Patience pays off
With soil moisture at or above field capacity, it won’t take much spring rain to make fields too wet for good planting. The challenge is to avoid creating compaction. It’s tough to stay out of fields and not work soil until it’s ready this spring, especially when you weren’t able to get tillage done last fall.
Spring isn’t the time to try to alleviate compaction with tillage, says Iowa State University Extension agronomist Mahdi Al-Kaisi. You’ll likely just create more. It’s important to assess fields and avoid doing more tillage than necessary. Even light tillage with a disk or field cultivator can make a not-so-good situation worse.
No-till and strip-till systems also can run into problems if soil is too wet. They can create sidewall smearing and compaction in the seed zone, restricting root growth and hurting yield. “No matter what system you use, pay attention to your soils. If they’re not ready, stay out of the field,” advises Dave Nelson, owner of Brokaw Supply at Fort Dodge.
• Wet fields are increasing soil compaction potential.
• This is a year to try doing less tillage than normal.
• Even in no-till, be sure soil is dry enough before planting.
He knows from experience; his family farms, and he and his staff help customers set up and adjust equipment. He sees the problems when farmers work wet soil and plant before fields are dry enough. Waiting a few days can make a tremendous difference in soil condition.
It’s best to strip till in the fall, not the spring. But if you couldn’t get the job done last fall, do it in the spring. “Spring strip till requires good judgment, just like field cultivator tillage does in spring,” says Nelson. “You make a seedbed with the strip-till machine prior to planting. If you strip till when a field is too wet, you smear the sidewalls of the planting zone and bring up clumps. Extra care must be taken. Be sure soil conditions are ready before you enter the field.”
Sometimes farmers use a field cultivator to dry out soil so they can plant a few days earlier. Problem is, that usually creates compaction. A field cultivator sweep can smear soil that’s too wet.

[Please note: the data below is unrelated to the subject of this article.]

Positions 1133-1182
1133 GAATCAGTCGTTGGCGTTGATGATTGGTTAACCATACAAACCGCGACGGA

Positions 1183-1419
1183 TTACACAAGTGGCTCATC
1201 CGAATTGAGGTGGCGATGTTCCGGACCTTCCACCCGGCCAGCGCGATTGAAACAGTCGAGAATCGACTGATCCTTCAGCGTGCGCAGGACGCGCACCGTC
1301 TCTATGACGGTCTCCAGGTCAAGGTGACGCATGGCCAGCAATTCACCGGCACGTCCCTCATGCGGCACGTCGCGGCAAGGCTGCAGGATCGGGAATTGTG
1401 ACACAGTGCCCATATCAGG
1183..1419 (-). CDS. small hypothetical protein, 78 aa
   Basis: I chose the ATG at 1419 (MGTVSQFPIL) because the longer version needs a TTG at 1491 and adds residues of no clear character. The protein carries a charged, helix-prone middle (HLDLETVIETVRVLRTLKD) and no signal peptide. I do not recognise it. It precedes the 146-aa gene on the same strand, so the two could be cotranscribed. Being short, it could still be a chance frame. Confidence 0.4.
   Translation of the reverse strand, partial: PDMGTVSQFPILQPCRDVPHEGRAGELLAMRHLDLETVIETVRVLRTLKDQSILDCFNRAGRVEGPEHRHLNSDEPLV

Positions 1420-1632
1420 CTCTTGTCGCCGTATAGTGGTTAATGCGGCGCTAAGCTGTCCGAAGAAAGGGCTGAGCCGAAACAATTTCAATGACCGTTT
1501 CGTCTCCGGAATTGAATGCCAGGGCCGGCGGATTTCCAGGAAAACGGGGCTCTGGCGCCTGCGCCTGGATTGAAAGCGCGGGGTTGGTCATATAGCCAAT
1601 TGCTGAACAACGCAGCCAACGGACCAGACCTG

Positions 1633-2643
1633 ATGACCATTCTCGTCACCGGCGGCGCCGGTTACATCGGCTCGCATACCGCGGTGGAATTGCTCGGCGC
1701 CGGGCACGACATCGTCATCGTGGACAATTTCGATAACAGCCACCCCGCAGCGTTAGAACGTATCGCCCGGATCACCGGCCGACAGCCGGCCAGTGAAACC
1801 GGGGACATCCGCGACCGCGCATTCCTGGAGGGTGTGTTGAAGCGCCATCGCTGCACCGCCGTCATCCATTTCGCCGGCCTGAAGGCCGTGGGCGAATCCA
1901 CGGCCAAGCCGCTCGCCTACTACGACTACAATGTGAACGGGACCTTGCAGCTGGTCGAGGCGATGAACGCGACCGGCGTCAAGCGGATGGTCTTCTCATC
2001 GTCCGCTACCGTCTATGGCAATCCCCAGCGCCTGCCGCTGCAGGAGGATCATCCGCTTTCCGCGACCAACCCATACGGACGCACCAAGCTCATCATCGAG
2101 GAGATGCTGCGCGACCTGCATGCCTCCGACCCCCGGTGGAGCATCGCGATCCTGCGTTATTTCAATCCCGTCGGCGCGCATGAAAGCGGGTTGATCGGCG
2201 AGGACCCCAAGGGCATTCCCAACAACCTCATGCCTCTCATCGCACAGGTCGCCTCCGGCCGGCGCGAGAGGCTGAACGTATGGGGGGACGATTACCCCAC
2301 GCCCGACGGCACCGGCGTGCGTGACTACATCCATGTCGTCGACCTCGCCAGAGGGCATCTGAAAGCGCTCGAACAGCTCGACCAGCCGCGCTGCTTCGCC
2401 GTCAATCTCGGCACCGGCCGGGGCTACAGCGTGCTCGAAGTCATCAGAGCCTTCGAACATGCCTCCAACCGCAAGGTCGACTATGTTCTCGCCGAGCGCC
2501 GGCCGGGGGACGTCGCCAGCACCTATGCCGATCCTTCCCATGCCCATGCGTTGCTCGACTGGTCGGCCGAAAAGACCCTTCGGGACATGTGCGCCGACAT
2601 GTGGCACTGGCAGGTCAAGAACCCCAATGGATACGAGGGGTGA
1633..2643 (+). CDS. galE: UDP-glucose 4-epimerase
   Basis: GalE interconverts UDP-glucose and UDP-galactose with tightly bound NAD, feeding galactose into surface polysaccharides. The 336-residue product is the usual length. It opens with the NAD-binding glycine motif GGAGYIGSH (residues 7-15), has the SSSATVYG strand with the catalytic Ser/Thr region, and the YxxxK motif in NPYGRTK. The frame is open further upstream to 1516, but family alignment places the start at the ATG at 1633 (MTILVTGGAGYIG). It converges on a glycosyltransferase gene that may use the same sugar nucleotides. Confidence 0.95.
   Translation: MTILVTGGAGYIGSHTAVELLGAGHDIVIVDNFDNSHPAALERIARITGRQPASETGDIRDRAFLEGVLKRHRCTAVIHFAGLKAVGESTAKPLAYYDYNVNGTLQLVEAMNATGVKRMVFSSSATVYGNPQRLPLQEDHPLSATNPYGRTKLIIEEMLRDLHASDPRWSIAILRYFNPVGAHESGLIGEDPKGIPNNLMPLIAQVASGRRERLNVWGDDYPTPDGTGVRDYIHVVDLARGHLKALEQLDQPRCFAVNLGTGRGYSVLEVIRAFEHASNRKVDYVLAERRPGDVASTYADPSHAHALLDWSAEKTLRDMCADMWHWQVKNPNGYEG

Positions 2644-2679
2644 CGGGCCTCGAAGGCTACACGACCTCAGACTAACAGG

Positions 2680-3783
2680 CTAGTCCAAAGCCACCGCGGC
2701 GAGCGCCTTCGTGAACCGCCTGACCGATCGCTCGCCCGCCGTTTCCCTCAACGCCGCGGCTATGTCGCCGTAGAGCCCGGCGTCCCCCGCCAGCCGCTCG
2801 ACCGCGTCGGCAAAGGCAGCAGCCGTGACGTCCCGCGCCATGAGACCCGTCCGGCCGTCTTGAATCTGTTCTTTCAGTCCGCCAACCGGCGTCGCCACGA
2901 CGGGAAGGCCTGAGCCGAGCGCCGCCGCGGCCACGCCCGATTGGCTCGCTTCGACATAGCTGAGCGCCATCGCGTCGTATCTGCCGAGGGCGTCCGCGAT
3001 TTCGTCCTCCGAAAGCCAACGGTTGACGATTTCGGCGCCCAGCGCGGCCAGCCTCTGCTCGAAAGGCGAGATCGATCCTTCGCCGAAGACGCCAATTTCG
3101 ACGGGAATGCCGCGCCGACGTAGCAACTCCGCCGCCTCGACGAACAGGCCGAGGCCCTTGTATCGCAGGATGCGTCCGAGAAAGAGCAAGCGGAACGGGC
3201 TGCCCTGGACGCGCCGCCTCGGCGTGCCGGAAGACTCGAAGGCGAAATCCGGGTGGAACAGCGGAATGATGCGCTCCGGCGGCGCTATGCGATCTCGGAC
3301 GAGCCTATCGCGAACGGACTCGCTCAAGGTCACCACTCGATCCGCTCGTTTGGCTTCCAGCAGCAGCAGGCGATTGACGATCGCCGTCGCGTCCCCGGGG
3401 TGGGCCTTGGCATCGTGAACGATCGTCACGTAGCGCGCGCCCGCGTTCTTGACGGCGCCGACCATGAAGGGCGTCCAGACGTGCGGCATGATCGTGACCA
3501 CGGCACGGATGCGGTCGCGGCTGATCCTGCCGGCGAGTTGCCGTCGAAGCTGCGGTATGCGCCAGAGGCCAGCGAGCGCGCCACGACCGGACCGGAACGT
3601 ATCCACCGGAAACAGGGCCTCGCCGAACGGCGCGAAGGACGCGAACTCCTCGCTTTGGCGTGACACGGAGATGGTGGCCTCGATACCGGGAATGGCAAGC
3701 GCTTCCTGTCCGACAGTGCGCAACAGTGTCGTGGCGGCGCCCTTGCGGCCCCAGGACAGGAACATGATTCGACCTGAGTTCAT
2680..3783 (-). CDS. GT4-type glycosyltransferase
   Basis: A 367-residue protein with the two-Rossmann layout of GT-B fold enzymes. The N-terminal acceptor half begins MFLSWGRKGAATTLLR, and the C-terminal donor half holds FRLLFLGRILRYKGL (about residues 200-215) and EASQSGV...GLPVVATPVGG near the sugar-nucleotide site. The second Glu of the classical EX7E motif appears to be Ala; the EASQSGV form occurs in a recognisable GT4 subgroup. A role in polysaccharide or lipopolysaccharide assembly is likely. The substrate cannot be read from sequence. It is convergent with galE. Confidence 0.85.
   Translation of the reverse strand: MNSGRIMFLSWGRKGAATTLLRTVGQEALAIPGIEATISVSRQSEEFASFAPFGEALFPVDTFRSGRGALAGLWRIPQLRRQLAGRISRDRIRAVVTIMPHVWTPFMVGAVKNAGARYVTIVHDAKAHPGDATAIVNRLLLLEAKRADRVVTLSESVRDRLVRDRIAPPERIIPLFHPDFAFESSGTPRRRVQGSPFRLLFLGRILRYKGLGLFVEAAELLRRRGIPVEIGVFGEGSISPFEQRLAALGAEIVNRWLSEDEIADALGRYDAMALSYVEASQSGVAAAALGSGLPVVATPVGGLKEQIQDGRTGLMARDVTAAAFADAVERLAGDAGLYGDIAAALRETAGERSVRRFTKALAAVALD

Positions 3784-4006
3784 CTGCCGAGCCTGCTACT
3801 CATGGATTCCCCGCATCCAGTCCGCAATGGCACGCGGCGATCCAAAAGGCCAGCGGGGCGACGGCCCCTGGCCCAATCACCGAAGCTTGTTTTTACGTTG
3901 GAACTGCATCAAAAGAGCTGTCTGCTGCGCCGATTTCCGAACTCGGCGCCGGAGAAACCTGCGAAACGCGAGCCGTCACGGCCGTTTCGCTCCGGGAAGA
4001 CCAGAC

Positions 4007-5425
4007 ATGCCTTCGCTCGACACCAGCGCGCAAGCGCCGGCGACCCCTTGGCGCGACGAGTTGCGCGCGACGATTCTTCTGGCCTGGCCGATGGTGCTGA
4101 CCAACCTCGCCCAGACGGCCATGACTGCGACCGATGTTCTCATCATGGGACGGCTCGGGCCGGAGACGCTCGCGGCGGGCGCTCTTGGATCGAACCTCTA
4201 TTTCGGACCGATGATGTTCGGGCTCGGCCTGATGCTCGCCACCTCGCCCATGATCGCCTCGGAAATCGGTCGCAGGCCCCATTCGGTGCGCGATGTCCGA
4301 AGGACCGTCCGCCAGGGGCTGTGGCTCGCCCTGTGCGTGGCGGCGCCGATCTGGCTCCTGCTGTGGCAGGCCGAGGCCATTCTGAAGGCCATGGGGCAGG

If a sweep runs 4 inches deep in wet soil, for example, it’s working the top 4 inches but is smearing at the bottom of the sweep, compacting a layer of soil. It’s disconnecting the top 4 inches of soil from the layer below the sweep, so when crop seedling roots grow, they run into the smeared layer and can’t penetrate.
Usually with spring strip tilling, you’ll need to use a different type of knife to inject fertilizer. “In the fall we use a mole knife,” says Nelson. “It has a bigger foot on the bottom of it. In spring we use a slim knife, similar to an anhydrous knife.”
Get good seed placement
For spring strip till, Nelson advises using a rolling basket behind each row unit on the strip-till machine. That attachment helps pulverize soil on top of the berm you create. When you come back to plant into the strip, the planter row unit doesn’t jump so much, and it delivers consistent seed placement. When the row unit is jumping, you don’t get very good seed placement.
Be careful if you apply anhydrous with your strip-till rig in spring. You may not want to apply the full rate of N if there is potential for root burn of the corn seedling. “You can split the rate,” says Nelson. “Apply part of it at planting and sidedress the balance later. Consult your agronomist to make sure you won’t be burning corn roots by putting too much N on at planting.”
This is a year to consider trying no-till or strip till. Not only can these systems save time and expense, but both also are eligible for cost share from the USDA Environmental Quality Incentives Program and Conservation Security Program.
This article published in the April, 2010 edition of WALLACES FARMER.